The Brussels Bike Hundred

100 portraits, stories and bicycles

We’re teaming up with Bike for Brussels to put together a 100-strong selection of local heroes shaping the city each in their own way. From designers and DJs to performers and publishers, these are the creatives riding Brussels forward.

Sébastien Ricou

Sébastien Ricou, 1984

Gallerist and curator

Describe yourself, your background and what you do today.

I’m a Parisian who’s been living in Brussels for a decade now. I came to Brussels to work as an intern at Almine Rech gallery after my art studies in Paris. Since then, I’ve had two different projects: Ricou Gallery, formerly next to Place du Jeu de Balle / Vossenplein and now in Ixelles, and today I run the art space ATTIC at Rue de la Régence / Regentschapsstraat. I also work as a curator and exhibition coordinator and have occasionally worked on external art projects such as the art fairs Poppositions and Nationa(a)l. I also recently started working as an ambassador for the Belgian start-up e-bike brand Cowboy, and this year I’m also part of the Belgian jury for the 2019 edition of Venice Biennale.

How has Brussels shaped you as an individual as well as your professional activities?

I established my career in Brussels, and its very dynamic art scene has allowed me to develop many of the different projects I’ve been wanting to explore, as opposed to just focussing on one activity. I think in comparison to many other cities, the openness of Brussels’ art scene is very beneficial for young artists and people looking to be part of this world.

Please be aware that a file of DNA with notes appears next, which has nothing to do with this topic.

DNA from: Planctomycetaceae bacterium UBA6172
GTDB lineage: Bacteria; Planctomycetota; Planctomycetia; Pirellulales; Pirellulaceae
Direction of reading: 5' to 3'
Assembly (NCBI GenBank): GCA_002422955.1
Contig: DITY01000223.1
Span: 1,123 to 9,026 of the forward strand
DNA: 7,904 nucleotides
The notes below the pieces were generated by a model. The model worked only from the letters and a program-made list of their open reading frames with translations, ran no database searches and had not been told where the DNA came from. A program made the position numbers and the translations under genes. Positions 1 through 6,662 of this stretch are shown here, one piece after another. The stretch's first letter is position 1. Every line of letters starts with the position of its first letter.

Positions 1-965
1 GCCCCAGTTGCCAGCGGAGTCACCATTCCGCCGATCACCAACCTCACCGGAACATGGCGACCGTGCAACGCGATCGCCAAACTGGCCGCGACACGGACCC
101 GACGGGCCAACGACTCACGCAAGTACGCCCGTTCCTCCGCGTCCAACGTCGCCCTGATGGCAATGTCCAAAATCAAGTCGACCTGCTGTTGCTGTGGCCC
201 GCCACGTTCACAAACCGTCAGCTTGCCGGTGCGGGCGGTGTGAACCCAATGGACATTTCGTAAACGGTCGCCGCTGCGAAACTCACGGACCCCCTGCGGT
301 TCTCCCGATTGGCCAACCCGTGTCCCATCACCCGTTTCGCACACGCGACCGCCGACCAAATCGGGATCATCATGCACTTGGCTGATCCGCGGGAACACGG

I’ve always cycled, and when I moved to Brussels I was an early adopter of the fixed gear bicycle movement

List three things you like the most about Brussels, bike-related or not.

  • The small scale of the city – compared to London, Paris or Berlin for example – really facilitates life and exchanges with others. You can be anywhere in the city in less than half an hour by bike.
  • The international side of the city serves as a hub for people of a great number of nationalities.
  • Travelling to anywhere is so easy, whether it’s by bike, train, plane or car.

List three deciding factors that converted you to bicycle use.

  • I’ve always cycled, and when I moved to Brussels I was an early adopter of the fixed gear bicycle movement as well as the organiser of the first Alleycat in Brussels. It wasn’t really a conversion to cycling; it’s always been a passion of mine.
  • I try to advocate cycling any way I can today, not only for the environment but also health and wellbeing benefits. Joining the Cowboy brand has been a great way to take this advocacy to the next level. I’ve also occasionally worked as a bike courier and I’ve had the opportunity to discuss with politicians (including Brussels-Capital Region’s Minister of Mobility and Public Works Pascal Smet) on how to improve cycling conditions in Brussels via this community.
  • It’s such a great way of getting around a city, especially one like Brussels where traffic is horrible and public transport can be tricky, depending on the destination.

List three favourite bike routes in Brussels.

  • The path around Bois de la Cambre / Ter Kamerenbos: a famous segment in the Strava app that’s popular amongst cyclists.
  • The canal towards Charleroi: there’s a great bike lane that goes for tens of kilometres along the waterway, which can (among other places) take you to Bois de Hallerbos or the Ronquières boat lift.
  • The road up from Bourse / Beurs to Porte de Namur / Naamsepoort via Mont des Arts / Kunstberg – it’s challenging but allows you to pass by many beautiful sites.